One of the issues highlighted was the independence of the Director General of NADA. WADA requires National Doping Organisations to be independent in their functioning as they may experience external pressure from their governments and national sports bodies which could compromise their decisions. First, under the Bill, the qualifications of the Director General are not specified and are left to be notified through Rules. Second, the central government may remove the Director General from the office on grounds of misbehaviour or incapacity or “such other ground”. Leaving these provisions to the discretion of the central government may affect the independence of NADA.
Privacy of athletes
NADA will have the power to collect certain personal data of athletes such as: (a) sex or gender, (ii) medical history, and (iii) whereabout information of athletes (for out of competition testing and collection of samples). MPs expressed concerns about maintaining the privacy of athletes. The Union Sports Minister in his response, assured the House that all international privacy standards will be followed during collection and sharing of data. Data will be shared with only relevant authorities.
Under the Bill, NADA will collect and use personal data of athletes in accordance with the International Standard for the Protection of Privacy and Personal Information. It is one of the eight ‘mandatory’ standards of the World Anti-Doping Code. One of the amendments moved by the Union Sports Minister removed the provision relating to compliance with the International Standard for the Protection of Privacy and Personal Information.
Establishing more testing laboratories across states
Currently India has one National Dope Testing Laboratory (NDTL). MPs raised the demand to establish testing laboratories across states to increase testing capacity. The Minister responded by saying that if required in the future, the government will establish more testing laboratories across states. Further, in order to increase testing capacity, private labs may also be set up. The Parliamentary Standing Committee on Sports (2022) also emphasised the need to open more dope testing laboratories, preferably one in each state, to cater to the need of the country and become a leader in the South East Asia region in the areas of anti-doping science and education.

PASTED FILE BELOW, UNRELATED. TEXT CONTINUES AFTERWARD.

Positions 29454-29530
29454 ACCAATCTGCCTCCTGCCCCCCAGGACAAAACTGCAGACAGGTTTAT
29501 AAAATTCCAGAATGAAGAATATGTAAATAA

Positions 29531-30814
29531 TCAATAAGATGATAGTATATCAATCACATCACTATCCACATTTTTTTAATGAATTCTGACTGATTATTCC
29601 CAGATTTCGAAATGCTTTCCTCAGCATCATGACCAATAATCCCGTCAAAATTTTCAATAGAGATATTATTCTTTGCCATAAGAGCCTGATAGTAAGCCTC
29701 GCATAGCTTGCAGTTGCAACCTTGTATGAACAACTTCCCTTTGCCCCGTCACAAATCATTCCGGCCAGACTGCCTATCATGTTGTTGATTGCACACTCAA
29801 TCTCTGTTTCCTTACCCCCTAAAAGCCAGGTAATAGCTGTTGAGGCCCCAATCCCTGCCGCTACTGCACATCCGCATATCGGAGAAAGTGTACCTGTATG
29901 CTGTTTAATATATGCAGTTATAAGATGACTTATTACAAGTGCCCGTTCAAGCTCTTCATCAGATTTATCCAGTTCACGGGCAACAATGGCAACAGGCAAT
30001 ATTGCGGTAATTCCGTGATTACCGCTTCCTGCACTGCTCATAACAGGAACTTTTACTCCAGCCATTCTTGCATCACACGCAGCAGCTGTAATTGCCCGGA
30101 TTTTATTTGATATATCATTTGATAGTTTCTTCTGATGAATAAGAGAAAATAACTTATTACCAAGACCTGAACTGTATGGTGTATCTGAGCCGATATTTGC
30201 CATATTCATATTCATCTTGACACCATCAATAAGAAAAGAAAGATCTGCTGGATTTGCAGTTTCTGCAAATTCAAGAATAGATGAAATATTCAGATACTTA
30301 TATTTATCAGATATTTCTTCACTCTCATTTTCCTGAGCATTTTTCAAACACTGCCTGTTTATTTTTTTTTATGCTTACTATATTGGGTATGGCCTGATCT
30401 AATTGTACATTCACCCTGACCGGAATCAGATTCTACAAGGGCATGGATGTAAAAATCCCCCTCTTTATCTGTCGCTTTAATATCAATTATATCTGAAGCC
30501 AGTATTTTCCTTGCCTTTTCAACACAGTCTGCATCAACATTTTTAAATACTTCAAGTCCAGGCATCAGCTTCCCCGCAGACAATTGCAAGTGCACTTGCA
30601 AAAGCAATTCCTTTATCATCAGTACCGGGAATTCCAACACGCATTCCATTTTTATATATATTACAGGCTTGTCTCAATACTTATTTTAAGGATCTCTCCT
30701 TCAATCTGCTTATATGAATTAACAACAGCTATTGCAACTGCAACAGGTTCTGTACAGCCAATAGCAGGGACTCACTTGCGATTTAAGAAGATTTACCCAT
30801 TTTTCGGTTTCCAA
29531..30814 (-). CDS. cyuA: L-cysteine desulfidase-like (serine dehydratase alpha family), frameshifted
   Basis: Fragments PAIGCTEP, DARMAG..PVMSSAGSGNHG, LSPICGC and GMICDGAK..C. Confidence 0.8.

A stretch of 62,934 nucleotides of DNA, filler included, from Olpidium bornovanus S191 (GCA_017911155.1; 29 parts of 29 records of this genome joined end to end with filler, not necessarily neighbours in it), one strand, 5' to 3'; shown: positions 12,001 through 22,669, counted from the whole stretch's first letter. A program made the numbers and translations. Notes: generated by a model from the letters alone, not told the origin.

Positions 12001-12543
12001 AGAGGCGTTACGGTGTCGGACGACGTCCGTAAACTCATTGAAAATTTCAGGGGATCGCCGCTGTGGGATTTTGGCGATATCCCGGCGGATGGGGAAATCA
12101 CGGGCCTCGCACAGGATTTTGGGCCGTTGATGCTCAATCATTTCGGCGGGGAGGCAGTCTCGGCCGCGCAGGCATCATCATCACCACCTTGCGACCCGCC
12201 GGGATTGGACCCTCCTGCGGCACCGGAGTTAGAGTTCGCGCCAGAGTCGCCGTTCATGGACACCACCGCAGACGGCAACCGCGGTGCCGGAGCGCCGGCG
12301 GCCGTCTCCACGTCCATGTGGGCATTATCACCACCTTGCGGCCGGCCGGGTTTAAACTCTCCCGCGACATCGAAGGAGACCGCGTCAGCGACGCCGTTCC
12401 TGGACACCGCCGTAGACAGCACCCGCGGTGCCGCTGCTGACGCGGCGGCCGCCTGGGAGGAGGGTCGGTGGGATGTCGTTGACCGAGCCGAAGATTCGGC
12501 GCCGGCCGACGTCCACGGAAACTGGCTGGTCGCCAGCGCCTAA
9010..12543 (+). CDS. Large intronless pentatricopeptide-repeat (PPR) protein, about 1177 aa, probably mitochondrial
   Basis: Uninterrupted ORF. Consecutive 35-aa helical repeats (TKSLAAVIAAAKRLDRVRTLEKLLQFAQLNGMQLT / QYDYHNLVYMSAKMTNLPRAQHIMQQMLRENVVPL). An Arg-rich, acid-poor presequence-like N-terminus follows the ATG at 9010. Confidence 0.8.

In August, 2019 a six-month suspension was imposed on NDTL for not complying with International Standard for Laboratories (ISL) by WADA. The suspension was extended for another six months in July, 2020 due to non-conformity with ISL. The second suspension was to remain in effect until the Laboratory complies with ISL. However, the suspension was extended for another six months in January, 2021 as COVID-19 impacted WADA’s ability to conduct an on-site assessment of the Laboratory. In December, 2021 WADA reinstated the accreditation of NDTL.
Several athletes in India are not aware about the anti-doping rules and the prohibited substances. Due to lack of awareness, they end up consuming prohibited substances through supplements. MPs highlighted the need to conduct more awareness campaigns around anti-doping. The Minister informed the House that in the past one year, NADA has conducted about 100 hybrid workshops relating to awareness on anti-doping. The Bill will enable NADA to conduct more awareness campaigns and research in anti-doping. Further, the central government is working with the Food Safety and Standards Authority of India (FSSAI) to test dietary supplements consumed by athletes.
While examining the Bill, the Parliamentary Standing Committee on Sports (2022) recommended several measures to improve and strengthen the antidoping ecosystem in the country. These measures include: (i) enforcing regulatory action towards labelling and use of ‘dope-free’ certified supplements, and (ii) mandating ‘dope-free’ certification by independent bodies for supplements consumed by athletes.